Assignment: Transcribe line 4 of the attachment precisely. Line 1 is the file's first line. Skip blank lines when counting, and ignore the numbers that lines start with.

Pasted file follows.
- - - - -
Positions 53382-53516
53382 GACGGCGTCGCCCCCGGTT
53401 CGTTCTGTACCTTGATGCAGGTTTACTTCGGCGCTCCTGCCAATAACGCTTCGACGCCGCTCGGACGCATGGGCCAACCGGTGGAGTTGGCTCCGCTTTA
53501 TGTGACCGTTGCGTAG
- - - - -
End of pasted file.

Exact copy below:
53501 TGTGACCGTTGCGTAG